Comparison of Local and Systemic Complications of Acute Biliary and Alcoholic Pancreatitis in the US 2016-2020: A Propensity Matched Analysis

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Conference Proceeding

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American Journal of Gastroenterology


Introduction: Acute pancreatitis is characterized by the acute inflammation of the pancreas and is commonly attributed to alcohol consumption or gallstones. Previous research has indicated variations in the outcomes of AP based on its etiology. In this study, we aimed to compare the local and systemic complications of biliary pancreatitis (BP) and alcoholic pancreatitis (AP) using the largest inpatient database in the United States. Methods: We searched the National Inpatient Sample (NIS) database from 2016-2020 using ICD-10 CM codes. Using a 1:1 matching technique, we created a propensity-matched cohort of adult patients with BP and AP hospitalizations. Categorical variables were analyzed using the Chi-square test, while continuous variables were evaluated using Student’s t-test. Propensity score-adjusted outcomes were estimated through linear and logistic regression models. Results: Among the identified hospitalizations, we discovered 359,805 cases of BP and 414,940 cases of AP. Our matching process resulted in 13,530 BP patients being matched with an equal number of AP patients. While no statistically significant difference in inpatient mortality was observed, we found that AP patients had shorter lengths of stay (LOS) and lower mean inpatient charges (MIC) compared to BP patients. AP was also associated with decreased odds of experiencing necrotizing pancreatitis and sepsis without shock. However, AP patients exhibited significantly higher odds of developing pseudocysts, hypovolemic shock, acute respiratory distress syndrome (ARDS), pulmonary embolism (PE), and requiring mechanical ventilation. Conclusion: AP patients had higher rates of pseudocysts, hypovolemic shock, ARDS, PE, and endotracheal intubation than patients with BP. One possible explanation for the greater number of complications in patients with AP is that they have continued alcohol use, likely leading to recurrent acute pancreatitis and possibly acute on chronic pancreatitis. Pseudocysts are seen with this pattern of recurrent or chronic pancreatitis. Additionally, AP patients may present to the hospital inebriated, which may explain hypovolemia and greater rates of intubation, possibly due to altered mentation from intoxication or withdrawal. ARDS may be due to greater chance of aspiration pneumonia or ventilator associated injury in AP patients. Identifying the complications associated with these conditions allows us to have a more tailored approach in treatment and prevention of worse outcomes (Table 1).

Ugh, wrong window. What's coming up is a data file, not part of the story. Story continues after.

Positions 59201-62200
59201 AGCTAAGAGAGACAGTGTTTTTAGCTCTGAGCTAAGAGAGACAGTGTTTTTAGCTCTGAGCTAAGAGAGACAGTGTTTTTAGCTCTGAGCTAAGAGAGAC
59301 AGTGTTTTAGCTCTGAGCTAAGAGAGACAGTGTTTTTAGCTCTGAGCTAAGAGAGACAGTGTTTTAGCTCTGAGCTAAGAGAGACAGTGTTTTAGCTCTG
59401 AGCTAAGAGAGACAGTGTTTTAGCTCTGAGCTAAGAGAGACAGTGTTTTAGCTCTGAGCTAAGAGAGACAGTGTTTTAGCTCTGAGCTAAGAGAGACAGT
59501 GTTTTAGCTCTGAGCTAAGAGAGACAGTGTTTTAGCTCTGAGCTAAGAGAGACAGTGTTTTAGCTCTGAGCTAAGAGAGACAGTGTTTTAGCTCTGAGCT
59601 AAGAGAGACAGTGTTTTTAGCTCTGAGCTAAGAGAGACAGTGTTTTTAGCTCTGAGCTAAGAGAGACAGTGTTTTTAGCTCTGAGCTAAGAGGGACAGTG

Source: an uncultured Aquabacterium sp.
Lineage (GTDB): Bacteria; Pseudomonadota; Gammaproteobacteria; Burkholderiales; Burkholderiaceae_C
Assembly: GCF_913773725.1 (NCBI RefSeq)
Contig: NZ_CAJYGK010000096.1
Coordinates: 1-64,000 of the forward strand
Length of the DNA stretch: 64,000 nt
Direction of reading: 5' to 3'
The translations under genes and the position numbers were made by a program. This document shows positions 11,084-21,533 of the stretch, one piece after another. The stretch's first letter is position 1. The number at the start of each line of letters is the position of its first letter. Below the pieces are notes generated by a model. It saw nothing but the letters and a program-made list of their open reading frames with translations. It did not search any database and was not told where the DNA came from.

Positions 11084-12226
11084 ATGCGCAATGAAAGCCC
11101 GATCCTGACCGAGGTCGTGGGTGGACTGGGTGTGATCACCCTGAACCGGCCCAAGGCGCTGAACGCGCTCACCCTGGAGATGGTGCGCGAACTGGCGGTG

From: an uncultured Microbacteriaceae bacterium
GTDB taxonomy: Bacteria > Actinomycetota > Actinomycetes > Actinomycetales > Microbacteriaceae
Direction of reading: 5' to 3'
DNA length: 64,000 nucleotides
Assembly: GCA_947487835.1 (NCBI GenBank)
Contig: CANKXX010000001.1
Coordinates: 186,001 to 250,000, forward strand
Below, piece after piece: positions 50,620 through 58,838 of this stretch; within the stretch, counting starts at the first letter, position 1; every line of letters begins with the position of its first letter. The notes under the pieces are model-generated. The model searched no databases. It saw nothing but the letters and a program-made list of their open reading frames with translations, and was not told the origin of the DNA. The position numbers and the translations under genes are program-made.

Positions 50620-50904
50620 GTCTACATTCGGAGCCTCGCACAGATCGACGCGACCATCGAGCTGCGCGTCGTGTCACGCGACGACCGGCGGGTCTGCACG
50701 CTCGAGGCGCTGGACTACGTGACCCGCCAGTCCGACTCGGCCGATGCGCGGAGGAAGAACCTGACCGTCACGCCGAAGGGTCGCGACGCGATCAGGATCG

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American College of Gastroenterology Annual Scientific Meeting, October 20-25, 2023, Vancouver, Canada